through omniscience.

            tattha bahussuto bhikkhu "sutabuddho" naama.
            In this scheme a bhikkhu who has heard much is
            called "one awakened through learning".

            khii.naasavo "catusaccabuddho" naama.
            He in whom the pollutions are ended is called
            "one awakened through the four truths".

            kappasatasahassaadhikaani dve asa`nkhyeyyaani
            paaramiyo puuretvaa saama.m
            pa.tividdhapaccekabodhi~naa.no "paccekabuddho"
            naama.
            One who after fulfilling the perfections for two
            asankhyeyyas and one hundred thousand kappas,
            has by himself penetrated that knowledge
            called private awakening is called "one awakened
            privately".

            kappasatasahassaadhikaani cattaari vaa a.t.tha vaa
            so.lasa vaa asa`nkhyeyyaani paaramiyo puuretvaa
            ti.n.na.m maaraana.m matthaka.m madditvaa
            pa.tividdhasabba~n~nuta~n~naa.no
            "sabba~n~nubuddho" naama.
            One who after fulfilling the perfections for four,
            eight or sixteen asankhyeyyas and one hundred
            thousand kappas, and trampling on the head of the
            three Maaras, has by himself penetrated that
            knowledge called omniscience, is called an
            omniscient awakened one.

            imesu catuusu buddhesu sabba~n~nubuddhova adutiyo
            naama. na hi tena saddhi.m a~n~no sabba~n~nubuddho
            naama uppajjati.
            Among these four awakened ones, only the omniscient
            awakened one is called 'without a second', because
            another [person] called 'an omniscient awakened one'
            does not arise with him.
            (AA. i. 115)

            Best wishes,

            Dhammanando
          • Daniel
            Hello. I am not sure if the subject is appropriate for the group, if it is not, please see the post as irrelevant. Is it asserted by Theravada monks that
            Message 5 of 16 , Apr 6, 2006
              Hello.

              I am not sure if the subject is appropriate for the group, if it is not, please
              see the post as irrelevant.





              Is it asserted by Theravada monks that Vipassana (of the Theravada tradition) is
              the original way to practice the Satipathana sutta? Or do they say it was
              "adapted", or alternatively "rediscovered"?


              I think Zen practice also is said to be based upon Satipathana sutta, though it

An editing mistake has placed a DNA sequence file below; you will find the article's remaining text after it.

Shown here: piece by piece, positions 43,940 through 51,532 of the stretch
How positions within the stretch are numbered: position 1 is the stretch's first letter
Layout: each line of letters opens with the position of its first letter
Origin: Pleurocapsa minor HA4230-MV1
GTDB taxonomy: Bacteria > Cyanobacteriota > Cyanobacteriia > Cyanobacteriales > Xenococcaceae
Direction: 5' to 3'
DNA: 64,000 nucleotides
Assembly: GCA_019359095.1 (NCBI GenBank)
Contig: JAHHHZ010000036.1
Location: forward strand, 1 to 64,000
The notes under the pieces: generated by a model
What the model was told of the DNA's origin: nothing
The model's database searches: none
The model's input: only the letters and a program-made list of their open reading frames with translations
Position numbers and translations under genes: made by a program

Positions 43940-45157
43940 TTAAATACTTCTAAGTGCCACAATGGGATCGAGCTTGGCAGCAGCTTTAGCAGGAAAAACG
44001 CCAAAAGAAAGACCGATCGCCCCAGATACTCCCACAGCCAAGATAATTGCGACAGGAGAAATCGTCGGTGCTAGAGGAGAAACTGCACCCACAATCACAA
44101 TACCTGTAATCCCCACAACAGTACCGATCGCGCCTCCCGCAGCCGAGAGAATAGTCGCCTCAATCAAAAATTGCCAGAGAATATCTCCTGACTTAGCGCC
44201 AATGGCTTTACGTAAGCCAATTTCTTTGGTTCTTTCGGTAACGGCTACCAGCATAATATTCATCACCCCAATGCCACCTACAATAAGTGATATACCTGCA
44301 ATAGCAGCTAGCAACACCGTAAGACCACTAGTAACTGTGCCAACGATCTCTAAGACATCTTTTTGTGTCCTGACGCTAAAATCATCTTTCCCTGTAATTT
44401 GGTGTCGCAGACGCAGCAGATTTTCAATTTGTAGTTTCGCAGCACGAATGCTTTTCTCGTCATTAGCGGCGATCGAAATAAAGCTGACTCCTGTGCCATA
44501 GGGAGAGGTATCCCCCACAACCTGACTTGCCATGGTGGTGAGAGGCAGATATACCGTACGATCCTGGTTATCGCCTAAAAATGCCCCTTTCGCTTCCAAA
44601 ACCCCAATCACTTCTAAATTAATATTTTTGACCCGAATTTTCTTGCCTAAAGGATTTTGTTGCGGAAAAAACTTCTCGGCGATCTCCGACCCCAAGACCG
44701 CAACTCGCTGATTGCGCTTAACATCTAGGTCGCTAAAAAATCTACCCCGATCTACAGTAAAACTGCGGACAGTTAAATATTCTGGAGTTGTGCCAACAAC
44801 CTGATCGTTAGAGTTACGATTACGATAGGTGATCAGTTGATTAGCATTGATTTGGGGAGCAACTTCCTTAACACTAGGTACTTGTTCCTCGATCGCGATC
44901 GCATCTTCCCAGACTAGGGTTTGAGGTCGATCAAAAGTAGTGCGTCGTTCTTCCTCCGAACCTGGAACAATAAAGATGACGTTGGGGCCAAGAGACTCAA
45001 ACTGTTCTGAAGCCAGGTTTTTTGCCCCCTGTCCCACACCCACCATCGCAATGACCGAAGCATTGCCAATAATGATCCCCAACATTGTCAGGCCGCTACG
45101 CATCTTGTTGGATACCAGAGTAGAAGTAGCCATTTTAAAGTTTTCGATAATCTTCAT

is different from Vipassana. And I am not sure whether the Tibetan version of
              practice of "The four foundations of mindfulness" is the same as Vipassana
              approach.



              Have a good day

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            • "Kåre A. Lie"
              ... There is not ONE way to practice the Satipatthana sutta. There are different practical approaches, according to different teachers and their
              Message 6 of 16 , Apr 6, 2006
                At 19:11 06.04.2006 +0300, you wrote:
                >Hello.
                >
                >I am not sure if the subject is appropriate for the group, if it is not,
                >please
                >see the post as irrelevant.
                >
                >
                >
                >
                >
                >Is it asserted by Theravada monks that Vipassana (of the Theravada
                >tradition) is
                >the original way to practice the Satipathana sutta? Or do they say it was
                >"adapted", or alternatively "rediscovered"?

                There is not ONE way to practice the Satipatthana sutta. There are
                different practical approaches, according to different teachers and their
                interpretations.

                I suggest you read Jack Kornfield "Living Buddhist Masters", to find a good
                survey of some of those different approaches.

                Best regards,

                Kåre A. Lie
                http://www.lienet.no


                [Non-text portions of this message have been removed]